In Feed Me (2015), for example – the longest and most ambitious of all her projects to date – we find in fact that more is never enough. It is a remarkable work in which she pushes the pantomime polarity of GOOD/BAD, HAPPY/SAD to even greater lengths. The film depicts a dystopian world dominated by the wickedly scheming Smile Inc., multi-media broadcasters and manufacturers of the HappyChat Beast and HappyChat Baby, garrulous dolls in blue and pink who clamorously exclaim “feed me!” in increasingly threatening voices – a set up for an allegory of corporate greed marked by an insatiable hunger for customer data. For Smile Inc., economic success is conflated with the happiness quotient. In a world where “fifty per cent of the global market share” equals “fifty per cent unhappy,” companies and consumers alike are encouraged to aim for no less than 110%. In a voice remarkably reminiscent of Angela Lansbury’s turn as Mrs. Potts in Disney’s Beauty and the Beast (1991) we hear an executive hag sing to her CEO: “Happiness is misleading / dreams require constant feeding / or what you have earned will soon be spent. / But what I want to stress is / happiness and success is / something we have to feed each day.” It’s not enough to be happy, she says; you have to be “TOO HAPPY,” a phrase that rings out again and again in Stage School squeals from the cast.
This theme of HAPPY/SAD is brutally conveyed in a slew of Smiley Face emojis that, along with text-speak abbreviations, reduces language to shallow statements of self-declaration. The Smiley Face and its opposite, the Sad Face, are everywhere. Together they make up two sides of the same coin, a spinning orb on top of Smile Inc.’s HQ, sprayed on street walls, tattooed onto foreheads, emblazoned onto stress balls that squeak “I’m too happy!” from incongruously SAD faces. A child lies on her stomach on a filthy floor finishing her homework on a tablet. In her earphones plays an electro version of the children’s rhyme ‘If You’re Happy And You Know It’ in a minor key. The girl is prompted to choose between HAPPY/SAD icons to questions such as “How likely wud U b 2 recommend our service 2 a BF or ©? / Do u trust da company 2 take care of u? / Do u hav hope 4 da future?” Answer: HAPPY/SAD, HAPPY/SAD... These options constitute the complete range of emotion available to her. And the vacuum that is left between them is soon filled with fear and murder.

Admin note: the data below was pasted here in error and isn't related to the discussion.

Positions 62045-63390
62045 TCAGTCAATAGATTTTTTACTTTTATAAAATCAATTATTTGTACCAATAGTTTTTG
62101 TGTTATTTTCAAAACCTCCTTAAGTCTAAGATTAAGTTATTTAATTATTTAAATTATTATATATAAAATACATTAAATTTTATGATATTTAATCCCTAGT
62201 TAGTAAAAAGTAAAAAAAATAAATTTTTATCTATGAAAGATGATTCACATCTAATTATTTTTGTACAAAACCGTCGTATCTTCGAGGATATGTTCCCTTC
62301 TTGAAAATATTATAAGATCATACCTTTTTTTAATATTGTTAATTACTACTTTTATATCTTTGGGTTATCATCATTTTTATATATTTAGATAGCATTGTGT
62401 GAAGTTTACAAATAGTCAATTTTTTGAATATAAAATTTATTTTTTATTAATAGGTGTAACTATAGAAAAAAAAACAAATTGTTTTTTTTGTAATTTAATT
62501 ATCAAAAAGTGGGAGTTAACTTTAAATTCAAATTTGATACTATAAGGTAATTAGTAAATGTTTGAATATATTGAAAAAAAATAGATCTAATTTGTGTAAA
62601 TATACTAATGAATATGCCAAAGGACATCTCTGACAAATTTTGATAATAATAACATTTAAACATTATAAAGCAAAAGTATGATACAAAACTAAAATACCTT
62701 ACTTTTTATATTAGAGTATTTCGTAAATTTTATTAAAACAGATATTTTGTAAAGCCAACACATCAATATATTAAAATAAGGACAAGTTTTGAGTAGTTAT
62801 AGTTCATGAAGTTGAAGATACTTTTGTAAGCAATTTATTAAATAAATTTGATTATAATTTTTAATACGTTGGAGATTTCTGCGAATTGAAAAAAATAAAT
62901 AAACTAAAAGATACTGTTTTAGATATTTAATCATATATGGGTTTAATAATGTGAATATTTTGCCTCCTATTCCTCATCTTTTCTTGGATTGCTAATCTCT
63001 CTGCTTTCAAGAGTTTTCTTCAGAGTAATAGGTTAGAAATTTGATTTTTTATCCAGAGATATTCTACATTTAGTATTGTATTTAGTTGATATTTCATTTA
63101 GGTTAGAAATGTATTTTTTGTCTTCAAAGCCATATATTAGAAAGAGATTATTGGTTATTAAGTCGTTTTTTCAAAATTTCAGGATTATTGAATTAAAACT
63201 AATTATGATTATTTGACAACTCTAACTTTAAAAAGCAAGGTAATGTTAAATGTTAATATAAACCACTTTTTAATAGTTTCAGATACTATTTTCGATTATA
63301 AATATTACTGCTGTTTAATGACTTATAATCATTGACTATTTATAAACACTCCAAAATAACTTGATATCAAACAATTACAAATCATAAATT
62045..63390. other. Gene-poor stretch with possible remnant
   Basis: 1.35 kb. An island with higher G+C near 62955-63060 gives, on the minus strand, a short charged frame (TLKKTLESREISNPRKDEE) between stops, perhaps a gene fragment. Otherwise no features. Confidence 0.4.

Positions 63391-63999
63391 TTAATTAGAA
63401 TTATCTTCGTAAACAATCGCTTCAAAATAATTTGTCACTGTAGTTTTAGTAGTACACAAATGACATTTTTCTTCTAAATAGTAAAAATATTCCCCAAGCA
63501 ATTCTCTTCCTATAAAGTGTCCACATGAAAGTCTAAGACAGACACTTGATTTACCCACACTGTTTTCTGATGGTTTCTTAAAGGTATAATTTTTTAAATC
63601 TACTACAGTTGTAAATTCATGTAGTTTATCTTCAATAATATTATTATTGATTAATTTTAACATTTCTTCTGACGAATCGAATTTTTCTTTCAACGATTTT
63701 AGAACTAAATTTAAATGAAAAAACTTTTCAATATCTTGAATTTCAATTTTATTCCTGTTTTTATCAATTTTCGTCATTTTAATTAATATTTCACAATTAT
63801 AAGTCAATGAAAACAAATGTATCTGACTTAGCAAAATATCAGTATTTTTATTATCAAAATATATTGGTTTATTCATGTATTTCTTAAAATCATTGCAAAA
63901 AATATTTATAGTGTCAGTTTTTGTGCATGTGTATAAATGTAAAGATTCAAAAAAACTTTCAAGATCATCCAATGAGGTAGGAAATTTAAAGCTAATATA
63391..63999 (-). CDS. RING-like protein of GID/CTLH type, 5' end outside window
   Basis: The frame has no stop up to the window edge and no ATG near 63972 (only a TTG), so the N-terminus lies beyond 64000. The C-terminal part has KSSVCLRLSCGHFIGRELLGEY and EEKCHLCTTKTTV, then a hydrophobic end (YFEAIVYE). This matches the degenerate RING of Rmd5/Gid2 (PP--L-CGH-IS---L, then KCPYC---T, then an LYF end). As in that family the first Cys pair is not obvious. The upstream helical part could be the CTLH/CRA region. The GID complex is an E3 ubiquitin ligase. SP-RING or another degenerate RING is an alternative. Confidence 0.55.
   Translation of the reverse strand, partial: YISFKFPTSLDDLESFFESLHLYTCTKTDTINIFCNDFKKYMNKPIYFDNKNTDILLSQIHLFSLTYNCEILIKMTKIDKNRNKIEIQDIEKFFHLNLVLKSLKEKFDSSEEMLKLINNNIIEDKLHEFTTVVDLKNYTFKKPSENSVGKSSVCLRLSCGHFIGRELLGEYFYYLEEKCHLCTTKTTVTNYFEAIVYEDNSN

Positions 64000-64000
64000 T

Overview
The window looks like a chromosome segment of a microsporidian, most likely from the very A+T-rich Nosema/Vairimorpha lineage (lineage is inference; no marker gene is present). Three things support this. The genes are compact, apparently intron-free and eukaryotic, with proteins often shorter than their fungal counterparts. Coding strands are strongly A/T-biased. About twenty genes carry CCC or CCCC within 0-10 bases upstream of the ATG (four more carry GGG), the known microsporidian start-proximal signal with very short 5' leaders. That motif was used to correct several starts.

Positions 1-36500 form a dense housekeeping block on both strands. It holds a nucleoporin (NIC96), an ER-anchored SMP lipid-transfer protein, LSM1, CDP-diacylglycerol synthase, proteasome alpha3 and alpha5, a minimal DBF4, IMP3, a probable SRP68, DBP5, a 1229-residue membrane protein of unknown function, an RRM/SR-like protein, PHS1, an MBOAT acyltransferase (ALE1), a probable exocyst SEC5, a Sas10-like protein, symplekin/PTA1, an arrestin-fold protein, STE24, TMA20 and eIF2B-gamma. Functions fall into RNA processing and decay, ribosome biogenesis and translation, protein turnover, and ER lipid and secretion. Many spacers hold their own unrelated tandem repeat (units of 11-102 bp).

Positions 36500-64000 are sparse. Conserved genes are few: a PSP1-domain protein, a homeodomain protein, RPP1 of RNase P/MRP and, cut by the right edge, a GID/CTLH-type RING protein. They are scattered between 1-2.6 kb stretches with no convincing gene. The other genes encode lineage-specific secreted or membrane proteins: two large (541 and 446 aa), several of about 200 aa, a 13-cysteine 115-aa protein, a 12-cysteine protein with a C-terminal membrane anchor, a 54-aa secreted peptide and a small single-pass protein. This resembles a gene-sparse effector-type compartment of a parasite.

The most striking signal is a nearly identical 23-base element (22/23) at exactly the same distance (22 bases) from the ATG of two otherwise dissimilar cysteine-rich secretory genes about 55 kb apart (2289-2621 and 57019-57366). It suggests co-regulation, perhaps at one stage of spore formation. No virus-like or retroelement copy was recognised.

To understand Maclean’s dichotomous world, one should consider the environment in which Feed Me was made. Scotland had just undergone a referendum on Scottish independence from the rest of the UK, a vote that saw the country almost evenly split between YES/NO. Less than a year on the country was facing a second IN/OUT referendum, this time on whether Britain should remain part of the European Union. Such binary choices leave no room for nuance thus forcing an anxiety of language – an anxiety that can be stabilized when defined as ambivalence.
Maclean seems to be masterful at capturing such trends in popular culture and politics and representing them as satire. Later the same year Feed Me was filmed, the Oxford Dictionaries announced their Word of the Year was not a word at all, at least in the traditional sense, but a pictograph: a little yellow ball laughing with open mouth and exposed teeth, two huge tears ballooning from curved eyes. The ‘Face With Tears of Joy’ emoji was the most-tweeted emoji of 2015. If the Smiley Face – the ur-emoji – signifies “I’m happy,” then the Face With Tears of Joy emoji surely exclaims “I’m TOO HAPPY!” It is no longer enough to be simply happy. One needs to weep with joy, to overflow with feeling, to gush with glee, ALL CAPS, 110%!
It is about time, it seems, we had some new superlatives.
by Siôn Parkinson